Conclusions: The appearance of the Deflux mound and the lack of HD at the completion of the procedure is not a reliable predictor of outcome. Based on the above experience, postoperative VCUG is still required to truly determine reflux resolution.
     
  • Intra operative cell dissociation technology for aerosol transfer of bladder urothelial and smooth muscle cells onto the demucosalized intestinal segment for bladder augmentation: In-Vitro study 
    Authors: Guy Hidas, Hak Lee, Andrej Bahoric, Shuman Liu, Zhongo Lin, Xiaolin Zi, Samah Saharti,David Kerbl, Hung, Troung, Antoine Khoury
    Purpose: We have previously demonstrated that the application of an urothelial and detrusor cells suspension using the aerosol spray technique to a demucosalized colonic segment results in a uniform layer of urothelial lining. This lining remained stable and renewed itself on an ongoing basis without regrowth of colonic mucosa when used for cystoplasty [1]. Cellular dissociation was so far performed in our basic science lab. The aim of this study is to develop a simplified bladder dissociation technique that can be performed in the operating room without the need for a tissue culture laboratory. This would go a long way towards translating this technology to human application as the simplified procedure will be widely available in every standard operating room. 
    Methods: Pig bladder was harvested at the termination of educational surgical course in our lab (non sterile condition). We separated the detrusor from the urothelium and rinsed the tissue with sterile saline solution containing streptomycin and penicillin. Mechanical mincing and incubation with Collagenase IV was performed in a 5 ml conical glass vial that was placed in a fibrinoterm incubator, In order to find the optimal dissociation protocol we performed multiple procedures with different incubation times (1,1.5,2 hour) and 2ml Collagenase IV concentration (1,2,4mg/ml). Two mls. Of autologus serum was mixed with the cellular solution. The cell concentration was counted and aerosolized on a culture dish. Cells were cultured with KSFM and antibiotic media for one week in order to confirm viability and in-vitro proliferation ability.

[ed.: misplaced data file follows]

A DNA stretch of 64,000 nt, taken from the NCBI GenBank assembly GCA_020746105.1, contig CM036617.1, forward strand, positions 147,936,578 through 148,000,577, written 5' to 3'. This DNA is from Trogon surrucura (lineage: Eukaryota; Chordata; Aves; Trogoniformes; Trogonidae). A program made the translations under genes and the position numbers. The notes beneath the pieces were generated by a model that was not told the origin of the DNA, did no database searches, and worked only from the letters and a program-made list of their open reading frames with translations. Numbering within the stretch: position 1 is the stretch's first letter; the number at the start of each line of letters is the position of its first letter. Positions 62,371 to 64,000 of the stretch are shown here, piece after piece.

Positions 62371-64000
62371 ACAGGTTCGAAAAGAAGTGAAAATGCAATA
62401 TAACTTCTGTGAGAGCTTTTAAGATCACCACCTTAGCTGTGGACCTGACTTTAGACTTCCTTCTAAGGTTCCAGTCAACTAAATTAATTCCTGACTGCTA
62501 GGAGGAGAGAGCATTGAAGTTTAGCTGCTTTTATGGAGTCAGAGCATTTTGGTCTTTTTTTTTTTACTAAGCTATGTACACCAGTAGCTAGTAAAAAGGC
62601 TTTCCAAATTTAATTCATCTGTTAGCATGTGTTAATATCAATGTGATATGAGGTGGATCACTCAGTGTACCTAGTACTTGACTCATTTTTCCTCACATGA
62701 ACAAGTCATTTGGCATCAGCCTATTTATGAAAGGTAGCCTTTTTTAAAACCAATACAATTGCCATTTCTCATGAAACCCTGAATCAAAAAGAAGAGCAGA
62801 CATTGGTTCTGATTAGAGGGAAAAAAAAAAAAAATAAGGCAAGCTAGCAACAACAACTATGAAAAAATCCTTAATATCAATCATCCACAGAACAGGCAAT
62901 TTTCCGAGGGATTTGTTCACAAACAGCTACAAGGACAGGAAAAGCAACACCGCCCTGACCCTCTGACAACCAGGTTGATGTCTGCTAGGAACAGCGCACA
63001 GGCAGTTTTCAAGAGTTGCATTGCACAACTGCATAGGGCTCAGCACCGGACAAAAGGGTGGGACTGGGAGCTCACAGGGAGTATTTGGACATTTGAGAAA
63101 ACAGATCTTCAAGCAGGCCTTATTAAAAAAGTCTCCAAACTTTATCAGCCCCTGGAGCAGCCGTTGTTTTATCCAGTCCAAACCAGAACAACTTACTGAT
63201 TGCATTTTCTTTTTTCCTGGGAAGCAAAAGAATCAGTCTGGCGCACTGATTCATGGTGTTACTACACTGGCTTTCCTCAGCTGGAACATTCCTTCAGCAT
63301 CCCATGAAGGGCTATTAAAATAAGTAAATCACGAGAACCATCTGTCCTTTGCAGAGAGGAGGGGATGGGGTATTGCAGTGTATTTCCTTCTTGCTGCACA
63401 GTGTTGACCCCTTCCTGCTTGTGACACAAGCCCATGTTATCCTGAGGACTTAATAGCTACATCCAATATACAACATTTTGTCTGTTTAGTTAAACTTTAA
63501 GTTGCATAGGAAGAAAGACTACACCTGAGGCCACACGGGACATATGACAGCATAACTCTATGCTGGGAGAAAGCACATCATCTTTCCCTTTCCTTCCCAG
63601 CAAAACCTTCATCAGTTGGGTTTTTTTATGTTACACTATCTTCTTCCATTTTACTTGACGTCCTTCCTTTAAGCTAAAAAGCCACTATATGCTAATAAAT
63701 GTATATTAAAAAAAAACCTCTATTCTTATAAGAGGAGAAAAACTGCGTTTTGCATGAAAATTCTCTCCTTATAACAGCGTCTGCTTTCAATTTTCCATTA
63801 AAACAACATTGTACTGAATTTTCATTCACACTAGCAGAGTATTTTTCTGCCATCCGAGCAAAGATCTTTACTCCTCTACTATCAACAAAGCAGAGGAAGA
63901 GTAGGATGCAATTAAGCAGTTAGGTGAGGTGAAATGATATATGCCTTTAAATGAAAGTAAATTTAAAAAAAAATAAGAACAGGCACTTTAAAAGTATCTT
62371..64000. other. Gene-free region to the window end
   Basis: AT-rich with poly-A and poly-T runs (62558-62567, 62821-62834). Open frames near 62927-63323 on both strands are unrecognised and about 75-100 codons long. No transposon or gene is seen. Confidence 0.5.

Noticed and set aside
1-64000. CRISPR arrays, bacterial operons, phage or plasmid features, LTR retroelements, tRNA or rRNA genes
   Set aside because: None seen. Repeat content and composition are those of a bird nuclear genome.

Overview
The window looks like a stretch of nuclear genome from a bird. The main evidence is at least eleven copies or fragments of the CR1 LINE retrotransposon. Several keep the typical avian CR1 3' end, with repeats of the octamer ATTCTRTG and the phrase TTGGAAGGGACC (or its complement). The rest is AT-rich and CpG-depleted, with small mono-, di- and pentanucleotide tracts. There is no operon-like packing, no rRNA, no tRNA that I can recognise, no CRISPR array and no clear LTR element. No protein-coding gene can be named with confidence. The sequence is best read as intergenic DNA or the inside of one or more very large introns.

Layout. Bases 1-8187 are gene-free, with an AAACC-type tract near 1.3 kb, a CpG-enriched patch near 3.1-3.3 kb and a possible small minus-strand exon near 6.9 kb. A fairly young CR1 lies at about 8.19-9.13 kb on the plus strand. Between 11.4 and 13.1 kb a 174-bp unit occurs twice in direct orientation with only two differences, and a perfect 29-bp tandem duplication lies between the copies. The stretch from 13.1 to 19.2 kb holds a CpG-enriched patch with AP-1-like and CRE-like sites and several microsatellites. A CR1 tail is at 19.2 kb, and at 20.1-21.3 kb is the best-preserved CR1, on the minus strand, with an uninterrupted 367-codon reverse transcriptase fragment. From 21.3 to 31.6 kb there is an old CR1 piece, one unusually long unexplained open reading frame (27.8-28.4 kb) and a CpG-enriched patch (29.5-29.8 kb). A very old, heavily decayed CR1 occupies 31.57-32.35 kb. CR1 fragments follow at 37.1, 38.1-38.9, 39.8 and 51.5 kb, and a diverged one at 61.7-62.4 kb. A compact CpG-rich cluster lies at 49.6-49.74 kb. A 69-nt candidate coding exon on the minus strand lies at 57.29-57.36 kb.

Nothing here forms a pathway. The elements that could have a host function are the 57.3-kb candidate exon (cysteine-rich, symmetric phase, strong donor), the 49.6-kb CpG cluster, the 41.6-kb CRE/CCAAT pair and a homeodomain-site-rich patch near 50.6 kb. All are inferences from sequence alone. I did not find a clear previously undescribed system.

Results: We performed 40 procedures on 8 pig bladders using the different collagenase IV concentrations and incubation times. The highest count of viable cells was observed with 4mg/ml Collagenase IV incubated for 2 hours. Using this protocol we repeated the experiment 24 times using 8 pig bladders. We obtained 49x106/ml mean (range 17-148 x106/ml) dissociated urothelial cells and 75.7x106/ml mean (range 9-296 x106/ml) dissociated mucosa and smooth muscle cells.  Despite the non sterile bladder tissue obtained from the educational course we were able to culture 60% of the culture plates for one week. Other plates were contaminated.